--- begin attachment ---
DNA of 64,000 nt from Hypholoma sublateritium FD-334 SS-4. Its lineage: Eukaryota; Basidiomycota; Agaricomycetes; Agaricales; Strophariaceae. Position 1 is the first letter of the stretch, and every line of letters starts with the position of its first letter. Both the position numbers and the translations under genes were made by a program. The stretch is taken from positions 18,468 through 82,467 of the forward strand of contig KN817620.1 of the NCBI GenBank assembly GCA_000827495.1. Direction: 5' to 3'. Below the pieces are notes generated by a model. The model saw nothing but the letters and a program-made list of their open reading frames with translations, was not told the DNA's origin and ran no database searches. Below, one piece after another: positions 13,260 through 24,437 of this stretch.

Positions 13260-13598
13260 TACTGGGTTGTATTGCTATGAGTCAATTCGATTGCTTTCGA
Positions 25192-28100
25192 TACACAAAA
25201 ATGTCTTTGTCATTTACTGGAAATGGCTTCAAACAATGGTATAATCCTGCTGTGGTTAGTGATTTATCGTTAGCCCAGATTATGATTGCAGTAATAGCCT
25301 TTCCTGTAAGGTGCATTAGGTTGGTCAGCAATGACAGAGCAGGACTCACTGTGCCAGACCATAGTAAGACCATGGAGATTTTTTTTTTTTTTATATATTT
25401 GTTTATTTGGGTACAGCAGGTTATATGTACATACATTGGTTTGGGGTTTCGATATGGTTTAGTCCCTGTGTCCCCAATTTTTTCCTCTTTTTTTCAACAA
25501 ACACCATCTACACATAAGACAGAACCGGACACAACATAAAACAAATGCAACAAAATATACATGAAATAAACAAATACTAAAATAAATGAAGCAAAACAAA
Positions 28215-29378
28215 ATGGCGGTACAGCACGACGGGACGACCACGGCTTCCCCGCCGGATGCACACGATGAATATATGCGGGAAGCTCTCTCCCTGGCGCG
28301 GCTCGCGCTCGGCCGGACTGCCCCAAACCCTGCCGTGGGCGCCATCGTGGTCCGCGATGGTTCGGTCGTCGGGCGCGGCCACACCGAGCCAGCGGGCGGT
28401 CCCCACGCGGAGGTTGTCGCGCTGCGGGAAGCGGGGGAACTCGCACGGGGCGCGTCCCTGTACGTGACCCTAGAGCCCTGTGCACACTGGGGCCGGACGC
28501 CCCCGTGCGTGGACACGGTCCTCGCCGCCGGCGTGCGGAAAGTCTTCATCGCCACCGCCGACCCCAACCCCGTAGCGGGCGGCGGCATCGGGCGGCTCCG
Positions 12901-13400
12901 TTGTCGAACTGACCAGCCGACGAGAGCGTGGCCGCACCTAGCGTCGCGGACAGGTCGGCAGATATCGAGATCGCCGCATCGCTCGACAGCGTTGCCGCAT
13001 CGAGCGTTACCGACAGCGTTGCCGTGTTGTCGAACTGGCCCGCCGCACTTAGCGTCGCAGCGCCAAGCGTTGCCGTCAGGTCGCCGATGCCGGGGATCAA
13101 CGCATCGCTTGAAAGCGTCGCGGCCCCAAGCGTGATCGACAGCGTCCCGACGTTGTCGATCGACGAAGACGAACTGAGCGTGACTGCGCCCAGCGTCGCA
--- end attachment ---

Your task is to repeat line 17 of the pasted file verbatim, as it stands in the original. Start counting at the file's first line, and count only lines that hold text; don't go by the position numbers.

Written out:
13001 CGAGCGTTACCGACAGCGTTGCCGTGTTGTCGAACTGGCCCGCCGCACTTAGCGTCGCAGCGCCAAGCGTTGCCGTCAGGTCGCCGATGCCGGGGATCAA